The suspect has been identified as Farrakhan Muhammad. Police said the person of interest in the shooting was first identified by his brother, who was his intended victim.
He was charged in a separate random assault last year and is known to operate as an illegal vendor in the area.
The shooting happened just before 5 p.m. on Saturday when investigators said two to four men standing at 44th Street and 7th Avenue started arguing. At least one pulled a gun and started shooting at the others.
The bullets missed, and instead struck the three victims, including the child who was toy shopping with her parents.
Police reopened the streets by Sunday, but now there are some big questions about safety in what was the safest big city in America.
The three victims were recovering at Bellevue Hospital.
The youngest, a 4-year-old girl from Brooklyn, was shot in leg. Police picked up the little girl and were running to get her to an ambulance.
Alyssa Vogul was identified by police as the officer carrying the child to the ambulance.
The 4-year-old underwent surgery and is expected to be OK.
Another 23-year-old female tourist from Rhode Island was shot in the thigh and a 43-year-old woman from New Jersey was shot in the foot.
Authorities were not able to recover a gun, but did find three shell casings at the scene.
New York has some of the most stringent gun laws in the country, but Police Commissioner Dermot Shea says more is needed.
Public Advocate Jumaane Williams also issued a statement following the incident.
"Last night's shooting in Times Square shook me, shook our city, and forever changed the lives of the three victims - who I am deeply relieved have survived," Williams said. "I offer my prayers to each of them, and to their families, for a quick and full recovery. On Mothers' Day, we think of the women shot, the child shot, and we think of all parents trying to keep their children safe in our city. We owe it to them as leaders to implement a plan for co-producing public safety, with everyone playing a role, to prevent future violence and save lives."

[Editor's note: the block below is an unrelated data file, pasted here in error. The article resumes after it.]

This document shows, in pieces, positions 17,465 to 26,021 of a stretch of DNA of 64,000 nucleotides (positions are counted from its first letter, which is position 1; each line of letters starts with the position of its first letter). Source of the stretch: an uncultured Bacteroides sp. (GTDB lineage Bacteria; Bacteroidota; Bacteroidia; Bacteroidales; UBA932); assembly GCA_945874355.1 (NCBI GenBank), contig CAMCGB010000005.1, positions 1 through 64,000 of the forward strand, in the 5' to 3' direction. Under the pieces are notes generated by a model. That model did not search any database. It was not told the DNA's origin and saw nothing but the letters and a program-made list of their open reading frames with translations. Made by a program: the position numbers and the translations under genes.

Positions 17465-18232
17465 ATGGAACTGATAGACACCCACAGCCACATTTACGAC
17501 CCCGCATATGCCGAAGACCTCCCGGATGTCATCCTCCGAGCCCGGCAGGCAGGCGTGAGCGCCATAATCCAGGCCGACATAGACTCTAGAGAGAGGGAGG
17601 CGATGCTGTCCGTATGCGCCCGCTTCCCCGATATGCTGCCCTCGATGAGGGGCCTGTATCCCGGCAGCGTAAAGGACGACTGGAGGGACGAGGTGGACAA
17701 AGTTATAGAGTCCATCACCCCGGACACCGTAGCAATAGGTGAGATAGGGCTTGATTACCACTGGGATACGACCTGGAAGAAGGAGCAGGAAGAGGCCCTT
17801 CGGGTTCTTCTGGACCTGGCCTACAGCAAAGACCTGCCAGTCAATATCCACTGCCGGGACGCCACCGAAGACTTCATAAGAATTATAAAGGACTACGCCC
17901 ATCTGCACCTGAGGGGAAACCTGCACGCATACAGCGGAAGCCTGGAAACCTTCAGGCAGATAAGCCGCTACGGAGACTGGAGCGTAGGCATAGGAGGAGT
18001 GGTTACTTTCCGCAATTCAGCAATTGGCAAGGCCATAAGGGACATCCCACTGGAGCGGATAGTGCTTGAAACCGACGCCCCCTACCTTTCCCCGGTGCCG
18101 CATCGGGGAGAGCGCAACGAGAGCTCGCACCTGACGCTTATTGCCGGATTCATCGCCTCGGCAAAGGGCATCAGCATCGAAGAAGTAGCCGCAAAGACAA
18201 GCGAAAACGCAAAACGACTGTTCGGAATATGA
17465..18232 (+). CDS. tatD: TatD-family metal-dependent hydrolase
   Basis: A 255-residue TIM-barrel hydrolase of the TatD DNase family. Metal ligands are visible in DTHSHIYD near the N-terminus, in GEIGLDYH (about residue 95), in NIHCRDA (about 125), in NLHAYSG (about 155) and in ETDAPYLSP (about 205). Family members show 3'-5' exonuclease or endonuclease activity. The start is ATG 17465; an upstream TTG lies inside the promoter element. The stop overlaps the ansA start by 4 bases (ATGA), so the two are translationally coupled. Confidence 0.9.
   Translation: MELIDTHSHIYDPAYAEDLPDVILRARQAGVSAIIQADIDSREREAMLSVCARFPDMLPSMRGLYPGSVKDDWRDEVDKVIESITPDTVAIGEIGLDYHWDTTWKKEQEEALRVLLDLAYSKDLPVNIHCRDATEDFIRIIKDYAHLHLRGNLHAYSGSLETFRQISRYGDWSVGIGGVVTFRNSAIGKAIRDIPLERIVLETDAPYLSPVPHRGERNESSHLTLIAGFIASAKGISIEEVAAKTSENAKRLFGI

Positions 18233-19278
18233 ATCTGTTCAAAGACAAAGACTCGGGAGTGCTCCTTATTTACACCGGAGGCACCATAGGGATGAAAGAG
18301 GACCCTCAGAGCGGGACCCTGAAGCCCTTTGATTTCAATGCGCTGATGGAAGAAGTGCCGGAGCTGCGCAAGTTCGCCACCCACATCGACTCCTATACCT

Williams says the city has "already proven that we know what works to combat gun violence, and we can do it again - in recovery from the COVID-19 pandemic, we must also fight this wave in the gun violence epidemic."
"We cannot ignore that this shooting - not a targeted attack but an incident of street violence - occurred in one of the most recognizable areas in our city and in the world," he said. "One with police presence who were thankfully able to respond, but were not able to prevent it. That speaks to the idea that this violence can occur anywhere, but also reminds us that we need multiple responses to truly tackle this epidemic. In addition, when the same kind of violence happens in Central Brooklyn, the South Bronx, or Southeast Queens, the loss demands the same level of attention and the communities demand equitable response."
Councilmember Adrienne Adams, chair of the Committee on Public Safety and Co-Chair of the Black, Latino and Asian Caucus said the shooting is part of a dangerous trend.
"Saturday's shooting in Times Square, during which three innocent bystanders were shot, including a 4-year-old girl, is part of the troubling trend of surging gun violence in our City. We must take action to combat this dangerous rise in shootings, and remove illegal guns from our streets. My thoughts and prayers are with the families of the three victims, and I wish them a speedy recovery."
Anyone with information in regard to this incident is asked to call the NYPD's Crime Stoppers Hotline at 1-800-577-TIPS (8477) or for Spanish, 1-888-57-PISTA (74782).
RELATED: Times Square shooting renews calls for change to curb violence
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